60 years after his death and 100 years after the appearance of "The Interpretation of Dreams," the life and work of Austrian researchers, scientists, cultural theoreticians and psychoanalysts have been put up for renewed discussion in the most extensive exhibition that has ever been shown. The "couch," the symbol of psychoanalysis, has gone on a trip for the first time. Its stopovers are Washington, New York, Los Angeles, Chicago, Vienna, Brazil, etc. The path of psychoanalysis is followed in a popular and scientific discussion, which results in controversial positions on expulsion (Freud emigrated to London) and the establishment of his theories, especially in the USA.
A Valley Lost in Time - Ausseerland
It's a landscape born of ice and rock; beautiful and picturesque, hailed as one of creation's summits. Yet this valley in central Austria has been smashed and broken, crushed and teased, sunk and raised again by nature's forces; a haunt and habitat for both man and animal, offering no easy life to either. Our senses satiated by the stunning peaks, sheer black cliffs and dark blue lakes, we might miss the real sources of life, deep inside the mountains: salt, and water. A source for both, man and animal. A source of wealth, exploitation, anarchy, isolation - and zest for life.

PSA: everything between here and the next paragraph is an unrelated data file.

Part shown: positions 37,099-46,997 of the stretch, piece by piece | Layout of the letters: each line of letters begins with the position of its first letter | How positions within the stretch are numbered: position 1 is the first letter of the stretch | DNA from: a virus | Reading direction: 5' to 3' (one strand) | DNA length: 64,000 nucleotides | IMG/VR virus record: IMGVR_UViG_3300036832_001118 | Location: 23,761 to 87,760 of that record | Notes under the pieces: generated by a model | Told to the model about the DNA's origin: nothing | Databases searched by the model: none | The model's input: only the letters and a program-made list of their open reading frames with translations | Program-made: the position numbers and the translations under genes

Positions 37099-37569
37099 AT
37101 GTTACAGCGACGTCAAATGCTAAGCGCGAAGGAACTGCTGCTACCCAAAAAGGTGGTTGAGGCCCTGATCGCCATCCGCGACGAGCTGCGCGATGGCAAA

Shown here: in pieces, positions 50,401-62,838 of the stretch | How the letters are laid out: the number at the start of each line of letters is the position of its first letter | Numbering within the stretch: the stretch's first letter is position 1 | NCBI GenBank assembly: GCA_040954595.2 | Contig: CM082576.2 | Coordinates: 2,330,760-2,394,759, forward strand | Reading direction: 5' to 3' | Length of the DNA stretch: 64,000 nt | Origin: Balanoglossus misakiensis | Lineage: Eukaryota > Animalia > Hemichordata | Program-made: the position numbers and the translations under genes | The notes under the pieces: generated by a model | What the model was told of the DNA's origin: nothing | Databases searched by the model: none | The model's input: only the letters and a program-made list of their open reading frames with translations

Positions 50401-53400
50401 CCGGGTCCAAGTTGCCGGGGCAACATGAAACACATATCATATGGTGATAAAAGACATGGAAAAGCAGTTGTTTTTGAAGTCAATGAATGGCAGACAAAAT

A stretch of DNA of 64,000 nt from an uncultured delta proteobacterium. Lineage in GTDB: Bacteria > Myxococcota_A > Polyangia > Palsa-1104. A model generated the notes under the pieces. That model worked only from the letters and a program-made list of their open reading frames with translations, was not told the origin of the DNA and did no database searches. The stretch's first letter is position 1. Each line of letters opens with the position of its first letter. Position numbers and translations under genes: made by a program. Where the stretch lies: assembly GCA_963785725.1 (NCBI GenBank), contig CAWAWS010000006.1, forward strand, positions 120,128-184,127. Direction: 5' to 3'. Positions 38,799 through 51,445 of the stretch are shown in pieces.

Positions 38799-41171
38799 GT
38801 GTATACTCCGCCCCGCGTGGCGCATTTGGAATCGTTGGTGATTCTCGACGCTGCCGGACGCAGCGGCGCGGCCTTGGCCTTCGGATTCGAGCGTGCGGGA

This is a dense world of extremes and contrasts: cold winters weighed down by snow and frequent avalanches, followed by warm, humid summers; and the conflict of powerful, colorful traditions encountering the forces of modernity. Like a storybook, Ausseerland is a highly compressed universe: here proud red deer observe the humans, while people prefer to measure each other up. Meadows full of daffodils -elsewhere a brief reminder of spring - here become the centre of a giant festival that attracts thousands of people, and dollars, to the region. This landscape is shared with wildlife as well. The peaks of the desert-like mountain ranges are the realm of deer and chamois. In the forests wild boar roam, and in the cool mountain lakes, with their secret underground inlets, the char is king, challenged by both the fishermen and by more recent visitors, the elegant black cormorants.